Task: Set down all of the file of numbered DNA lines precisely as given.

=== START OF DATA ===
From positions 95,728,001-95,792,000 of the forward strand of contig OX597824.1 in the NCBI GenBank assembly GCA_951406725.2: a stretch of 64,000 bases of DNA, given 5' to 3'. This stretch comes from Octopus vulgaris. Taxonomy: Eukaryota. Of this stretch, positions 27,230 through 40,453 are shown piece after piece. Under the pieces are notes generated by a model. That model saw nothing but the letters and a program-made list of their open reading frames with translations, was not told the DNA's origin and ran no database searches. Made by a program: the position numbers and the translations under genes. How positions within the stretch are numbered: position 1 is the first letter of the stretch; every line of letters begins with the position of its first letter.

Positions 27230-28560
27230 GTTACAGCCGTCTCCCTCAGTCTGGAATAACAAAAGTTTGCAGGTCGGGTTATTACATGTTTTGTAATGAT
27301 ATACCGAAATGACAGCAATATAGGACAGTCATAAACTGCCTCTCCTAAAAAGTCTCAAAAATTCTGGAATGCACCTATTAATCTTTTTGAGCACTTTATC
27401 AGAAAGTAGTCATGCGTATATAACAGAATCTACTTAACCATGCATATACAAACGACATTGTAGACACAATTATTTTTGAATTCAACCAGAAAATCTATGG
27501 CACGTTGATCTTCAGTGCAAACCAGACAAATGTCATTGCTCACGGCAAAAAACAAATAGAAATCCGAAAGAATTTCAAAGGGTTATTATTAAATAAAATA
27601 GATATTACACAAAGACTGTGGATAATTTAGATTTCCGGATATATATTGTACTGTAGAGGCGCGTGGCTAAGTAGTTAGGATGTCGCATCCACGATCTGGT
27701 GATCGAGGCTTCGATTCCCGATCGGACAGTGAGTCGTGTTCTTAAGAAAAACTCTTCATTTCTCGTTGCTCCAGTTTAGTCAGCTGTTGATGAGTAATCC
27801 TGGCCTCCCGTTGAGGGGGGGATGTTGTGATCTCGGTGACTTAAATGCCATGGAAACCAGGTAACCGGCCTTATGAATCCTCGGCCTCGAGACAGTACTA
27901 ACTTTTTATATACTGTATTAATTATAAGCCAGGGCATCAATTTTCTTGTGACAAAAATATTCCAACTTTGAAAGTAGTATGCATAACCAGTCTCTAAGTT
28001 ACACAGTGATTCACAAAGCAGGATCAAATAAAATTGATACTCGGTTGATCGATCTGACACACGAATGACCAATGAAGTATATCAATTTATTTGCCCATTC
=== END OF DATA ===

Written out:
From positions 95,728,001-95,792,000 of the forward strand of contig OX597824.1 in the NCBI GenBank assembly GCA_951406725.2: a stretch of 64,000 bases of DNA, given 5' to 3'. This stretch comes from Octopus vulgaris. Taxonomy: Eukaryota. Of this stretch, positions 27,230 through 40,453 are shown piece after piece. Under the pieces are notes generated by a model. That model saw nothing but the letters and a program-made list of their open reading frames with translations, was not told the DNA's origin and ran no database searches. Made by a program: the position numbers and the translations under genes. How positions within the stretch are numbered: position 1 is the first letter of the stretch; every line of letters begins with the position of its first letter.

Positions 27230-28560
27230 GTTACAGCCGTCTCCCTCAGTCTGGAATAACAAAAGTTTGCAGGTCGGGTTATTACATGTTTTGTAATGAT
27301 ATACCGAAATGACAGCAATATAGGACAGTCATAAACTGCCTCTCCTAAAAAGTCTCAAAAATTCTGGAATGCACCTATTAATCTTTTTGAGCACTTTATC
27401 AGAAAGTAGTCATGCGTATATAACAGAATCTACTTAACCATGCATATACAAACGACATTGTAGACACAATTATTTTTGAATTCAACCAGAAAATCTATGG
27501 CACGTTGATCTTCAGTGCAAACCAGACAAATGTCATTGCTCACGGCAAAAAACAAATAGAAATCCGAAAGAATTTCAAAGGGTTATTATTAAATAAAATA
27601 GATATTACACAAAGACTGTGGATAATTTAGATTTCCGGATATATATTGTACTGTAGAGGCGCGTGGCTAAGTAGTTAGGATGTCGCATCCACGATCTGGT
27701 GATCGAGGCTTCGATTCCCGATCGGACAGTGAGTCGTGTTCTTAAGAAAAACTCTTCATTTCTCGTTGCTCCAGTTTAGTCAGCTGTTGATGAGTAATCC
27801 TGGCCTCCCGTTGAGGGGGGGATGTTGTGATCTCGGTGACTTAAATGCCATGGAAACCAGGTAACCGGCCTTATGAATCCTCGGCCTCGAGACAGTACTA
27901 ACTTTTTATATACTGTATTAATTATAAGCCAGGGCATCAATTTTCTTGTGACAAAAATATTCCAACTTTGAAAGTAGTATGCATAACCAGTCTCTAAGTT
28001 ACACAGTGATTCACAAAGCAGGATCAAATAAAATTGATACTCGGTTGATCGATCTGACACACGAATGACCAATGAAGTATATCAATTTATTTGCCCATTC